Students designing and constructing automated hats Cedar Point Elementary School recently hosted 15 Marsteller Middle School students for a Tech Camp, sponsored by Qualcomm, a leading organization in the technology industry. During the week-long camp, students explored their strengths, interests, and values.

Students programmed positional and continuous servomotors. A positional servomotor can be programmed to rotate to any angle between 0 and 180 degrees, and a continuous servomotor can be programmed to spin continuously clockwise or counterclockwise.

In addition, students decorated hats designed and constructed out of cardboard, encouraging students to be creative by using recycled materials. Students then used the coding skills gained to program their servomotors, to build and design an automated hat, using light-emitting diodes (LED)s.

Eighth grader, Emlyn Monti, shared, "Horses are a big part of my life, so I'm going to glue a small horse [figurine] to a continuous servomotor so that it spins in pirouette, which is a dressage move."

Sixth grade student, Gianna Rodriguez, said, "I liked that we learned about coding because I want to join Robotics [club], and this will help me be prepared for when I join." Rodriguez highlighted a part of the code sequence on her laptop screen stating, "Here it says void loop, so the motor knows to spin 180 degrees forever." Rodriguez was using code to program her servomotor to spin continuously so that she could adhere a circular cardboard piece to it with facts about herself and have the top of her hat spin.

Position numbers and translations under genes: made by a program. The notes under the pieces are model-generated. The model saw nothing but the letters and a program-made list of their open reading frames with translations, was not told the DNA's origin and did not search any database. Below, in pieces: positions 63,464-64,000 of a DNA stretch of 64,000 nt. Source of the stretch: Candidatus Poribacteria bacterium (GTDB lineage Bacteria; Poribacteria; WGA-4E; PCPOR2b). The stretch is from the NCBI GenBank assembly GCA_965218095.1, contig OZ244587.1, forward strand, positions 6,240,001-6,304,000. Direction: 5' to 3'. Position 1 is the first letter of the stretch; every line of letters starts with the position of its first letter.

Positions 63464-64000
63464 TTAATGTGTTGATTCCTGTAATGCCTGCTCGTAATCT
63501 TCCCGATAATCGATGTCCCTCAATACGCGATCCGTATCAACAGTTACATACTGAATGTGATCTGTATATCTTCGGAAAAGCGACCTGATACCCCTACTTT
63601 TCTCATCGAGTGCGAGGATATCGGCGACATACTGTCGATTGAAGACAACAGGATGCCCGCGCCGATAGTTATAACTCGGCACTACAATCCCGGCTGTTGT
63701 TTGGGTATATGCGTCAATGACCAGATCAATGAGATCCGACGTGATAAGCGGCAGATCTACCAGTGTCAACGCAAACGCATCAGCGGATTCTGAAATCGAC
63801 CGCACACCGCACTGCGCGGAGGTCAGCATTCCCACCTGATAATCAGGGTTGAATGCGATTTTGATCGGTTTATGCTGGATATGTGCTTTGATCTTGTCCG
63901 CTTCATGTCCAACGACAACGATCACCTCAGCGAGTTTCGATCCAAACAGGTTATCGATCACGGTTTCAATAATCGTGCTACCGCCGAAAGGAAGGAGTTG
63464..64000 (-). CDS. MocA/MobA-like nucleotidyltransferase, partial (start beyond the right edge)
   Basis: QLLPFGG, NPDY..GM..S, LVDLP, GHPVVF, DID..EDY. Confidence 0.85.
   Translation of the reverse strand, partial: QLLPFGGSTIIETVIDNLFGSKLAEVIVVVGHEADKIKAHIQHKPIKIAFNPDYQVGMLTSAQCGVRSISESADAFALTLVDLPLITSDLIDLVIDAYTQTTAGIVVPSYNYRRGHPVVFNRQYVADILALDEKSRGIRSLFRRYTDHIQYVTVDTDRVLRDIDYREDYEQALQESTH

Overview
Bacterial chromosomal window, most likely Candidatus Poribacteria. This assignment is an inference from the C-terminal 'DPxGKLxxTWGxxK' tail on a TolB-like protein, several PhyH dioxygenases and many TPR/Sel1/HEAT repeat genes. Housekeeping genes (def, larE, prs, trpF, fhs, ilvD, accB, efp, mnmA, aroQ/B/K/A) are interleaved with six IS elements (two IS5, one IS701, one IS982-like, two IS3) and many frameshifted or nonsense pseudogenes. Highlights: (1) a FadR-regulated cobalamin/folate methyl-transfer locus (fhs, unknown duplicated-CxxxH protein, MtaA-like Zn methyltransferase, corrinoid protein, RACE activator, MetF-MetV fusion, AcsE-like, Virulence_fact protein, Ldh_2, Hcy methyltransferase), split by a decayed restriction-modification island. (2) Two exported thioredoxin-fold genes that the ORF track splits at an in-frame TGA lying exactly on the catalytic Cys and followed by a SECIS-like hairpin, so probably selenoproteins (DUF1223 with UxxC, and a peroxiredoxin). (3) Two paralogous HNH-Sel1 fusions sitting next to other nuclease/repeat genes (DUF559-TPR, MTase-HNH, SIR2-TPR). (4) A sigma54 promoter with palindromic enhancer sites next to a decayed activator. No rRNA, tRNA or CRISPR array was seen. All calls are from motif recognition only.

Students practiced their critical-thinking skills to find ways to solve problems. "My favorite part of Tech Camp has been the challenges and thinking about what we can do better or simpler. One of the challenges we had to face was calculating weights and see if the items we wanted to put on our hats would be too heavy for the servo motors to spin," shared eighth grader, Madlyn Christian.

Adair Solomon, innovative technology teacher at Cedar Point, said, "Tech week is engaging-rich in fun and learning. The girls explore the technical and creative aspects of circuitry, coding, and engineering. More importantly, they learn about themselves. By exploring their individual strengths, interests, and values, they are empowered as they discover that there are endless opportunities available to them as inventors of the future."